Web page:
EDINBORO, Pennsylvania – As Cleveland music legend Michael Stanley died on March 5th At the age of 72, tributes from fans poured in on social media and several obituaries recalled that the Parma Heights native was as emblematic of Cleveland’s rich rock music history as the city’s majestic rock and roll Hall of Fame.
Yet with equal consistency, these obituaries established the delicate question that overshadowed Stanley for most of his adult life. Why could the guy who beat Pink Floyd, Bruce Springsteen and the Rolling Stones by breaking attendance records at the old Blossom Music Center never become more than a slip up on the national music scene?
Almost 13 years ago a colleague and I tried to answer this question in an article we wrote for the magazine Americana, published by the Institute for the Study of Popular Culture at americanpopularculture.com. Yes, the subject had apparently risen to the level of serious academic study!
Our conclusion was that Stanley’s passionate devotion to his beloved city and region, both in the lyrics of some of his most popular songs and in album titles such as “Heartland” and “Northcoast,” actually doomed his pursuit of national success. Keep in mind that the height of Stanley’s commercial success came in the late 1970s and early 1980s as the front man for the Michael Stanley Band. This was long before Cleveland’s urban renaissance had spawned impressive sports stadiums, thriving cultural and entertainment districts, and a redeveloped lake front that, ironically, includes a prestigious museum that archives Stanley’s own art.
Indeed, the Cleveland of that time embodied the oppressive darkness of what came to be known almost universally as the “rust belt,” much of Central America gutted by the loss of steel, rubber, and automobile plants. And national media coverage has made this negative image visible for all to see, read and hear.
On the occasion of Cleveland’s bicentenary, then-Mayor Michael White perhaps best summed it up when he said how we quoted him in ours Article 2008: “When the Cuyahoga River caught fire on June 22, 1969, the national media had a field day. Late night comedians had new fodder for their routines and Cleveland became known as the “Mistake at the Lake”. Then, on December 15, 1978, we hit rock bottom. The city has defaulted on a small issue of banknotes, making us the first American city to default since the Great Depression. “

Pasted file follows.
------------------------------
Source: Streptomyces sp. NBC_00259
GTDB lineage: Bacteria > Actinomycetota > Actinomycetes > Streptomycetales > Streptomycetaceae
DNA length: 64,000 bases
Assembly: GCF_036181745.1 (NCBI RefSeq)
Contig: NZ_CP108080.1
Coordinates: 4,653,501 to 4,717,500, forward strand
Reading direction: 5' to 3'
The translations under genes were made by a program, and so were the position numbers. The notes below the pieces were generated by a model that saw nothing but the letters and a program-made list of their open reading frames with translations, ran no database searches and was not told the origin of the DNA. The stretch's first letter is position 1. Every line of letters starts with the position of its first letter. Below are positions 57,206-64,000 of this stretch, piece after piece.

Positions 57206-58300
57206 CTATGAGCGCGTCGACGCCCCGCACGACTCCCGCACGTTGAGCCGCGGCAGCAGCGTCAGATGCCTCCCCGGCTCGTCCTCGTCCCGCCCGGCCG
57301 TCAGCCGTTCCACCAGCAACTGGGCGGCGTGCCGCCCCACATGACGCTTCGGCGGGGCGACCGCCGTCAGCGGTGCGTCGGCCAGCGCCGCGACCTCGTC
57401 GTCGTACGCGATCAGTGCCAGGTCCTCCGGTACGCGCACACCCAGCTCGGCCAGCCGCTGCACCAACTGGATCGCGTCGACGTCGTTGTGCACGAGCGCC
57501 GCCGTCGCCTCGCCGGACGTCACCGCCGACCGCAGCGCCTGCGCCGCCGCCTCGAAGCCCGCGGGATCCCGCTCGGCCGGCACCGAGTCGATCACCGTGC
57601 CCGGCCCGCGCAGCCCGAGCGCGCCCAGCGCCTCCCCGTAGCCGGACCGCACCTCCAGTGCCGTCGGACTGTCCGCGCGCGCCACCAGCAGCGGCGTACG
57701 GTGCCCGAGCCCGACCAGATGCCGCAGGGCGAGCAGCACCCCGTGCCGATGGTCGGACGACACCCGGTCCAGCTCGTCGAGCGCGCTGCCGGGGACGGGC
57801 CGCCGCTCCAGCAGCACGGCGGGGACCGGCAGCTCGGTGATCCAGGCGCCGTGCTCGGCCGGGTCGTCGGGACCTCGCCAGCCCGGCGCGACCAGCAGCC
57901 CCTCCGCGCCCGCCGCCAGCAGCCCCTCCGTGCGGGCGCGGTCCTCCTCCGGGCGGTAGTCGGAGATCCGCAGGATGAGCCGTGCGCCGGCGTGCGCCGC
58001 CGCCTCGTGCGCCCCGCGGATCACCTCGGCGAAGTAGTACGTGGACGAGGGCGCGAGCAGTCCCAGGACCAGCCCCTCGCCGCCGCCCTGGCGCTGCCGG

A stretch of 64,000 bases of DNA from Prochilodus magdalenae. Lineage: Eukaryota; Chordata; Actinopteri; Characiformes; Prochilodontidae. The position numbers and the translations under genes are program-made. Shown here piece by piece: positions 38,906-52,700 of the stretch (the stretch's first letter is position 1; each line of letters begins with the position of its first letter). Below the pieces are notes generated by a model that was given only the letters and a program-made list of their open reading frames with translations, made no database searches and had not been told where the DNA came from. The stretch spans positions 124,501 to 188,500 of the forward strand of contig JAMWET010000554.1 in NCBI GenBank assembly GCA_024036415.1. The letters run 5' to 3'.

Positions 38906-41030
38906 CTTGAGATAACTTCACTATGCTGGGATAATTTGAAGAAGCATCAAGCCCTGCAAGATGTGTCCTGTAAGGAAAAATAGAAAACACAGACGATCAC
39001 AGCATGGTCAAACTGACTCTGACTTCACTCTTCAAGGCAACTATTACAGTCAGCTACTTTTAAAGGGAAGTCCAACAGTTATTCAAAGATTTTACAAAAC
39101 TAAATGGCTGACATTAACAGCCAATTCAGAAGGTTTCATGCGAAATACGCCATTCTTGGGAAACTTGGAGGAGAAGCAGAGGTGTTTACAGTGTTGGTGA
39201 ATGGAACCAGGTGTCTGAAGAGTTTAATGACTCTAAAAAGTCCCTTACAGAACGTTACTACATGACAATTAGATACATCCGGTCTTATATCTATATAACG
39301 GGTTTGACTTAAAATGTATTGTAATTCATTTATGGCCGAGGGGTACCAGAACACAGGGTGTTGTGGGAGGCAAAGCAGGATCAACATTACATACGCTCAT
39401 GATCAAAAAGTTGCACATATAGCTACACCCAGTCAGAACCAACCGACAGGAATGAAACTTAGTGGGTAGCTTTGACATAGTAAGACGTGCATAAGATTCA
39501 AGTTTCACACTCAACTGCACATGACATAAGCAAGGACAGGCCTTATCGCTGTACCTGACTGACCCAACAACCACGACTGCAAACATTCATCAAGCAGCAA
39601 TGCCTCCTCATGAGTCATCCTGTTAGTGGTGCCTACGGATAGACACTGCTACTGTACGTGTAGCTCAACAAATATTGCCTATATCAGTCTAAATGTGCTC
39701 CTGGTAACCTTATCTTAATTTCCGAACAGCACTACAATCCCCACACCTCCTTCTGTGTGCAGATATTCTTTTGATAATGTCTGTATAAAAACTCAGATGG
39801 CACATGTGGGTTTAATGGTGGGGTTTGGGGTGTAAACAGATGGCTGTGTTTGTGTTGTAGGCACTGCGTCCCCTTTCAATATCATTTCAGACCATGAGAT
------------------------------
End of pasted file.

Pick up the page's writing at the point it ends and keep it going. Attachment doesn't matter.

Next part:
These issues certainly did not help the city’s image, nor did they spawn legions of fans outside of northeast Ohio who wanted to hear Cleveland music through Michael Stanley’s. And it wasn’t just the “rust belt” topic that found no response beyond the borders of Ohio.
Stanley often told the story of writing his perhaps signature song, “Lover,” while riding the Ohio Turnpike between Youngstown and Cleveland during a winter storm. In the song he sings about “snow as thick as thieves” and of course thanks “the man who brought the white lines onto the autobahn”. We sure know what he means, but are those who don’t live on the “north coast” really more associated with lake effect snow than with working class problems with shuttered steel mills or abandoned auto repair shops?
Stanley also often said that while he did not achieve everything he wanted in his musical career, he still experienced more than he would ever have thought in his life. Perhaps it is also time that those of us who have tried to solve the eternal mystery of why Cleveland’s King of Rock and Roll failed to achieve royal status in other parts of the country move on. Instead, let’s celebrate his life by enjoying the 50 years of great music he has made for generations of regional fans.
Former journalist and longtime Michael Stanley fan, Tony Peyronel has taught at Edinboro University in Pennsylvania for nearly 30 years and is currently the executive director of the University for Entrepreneurial Development.
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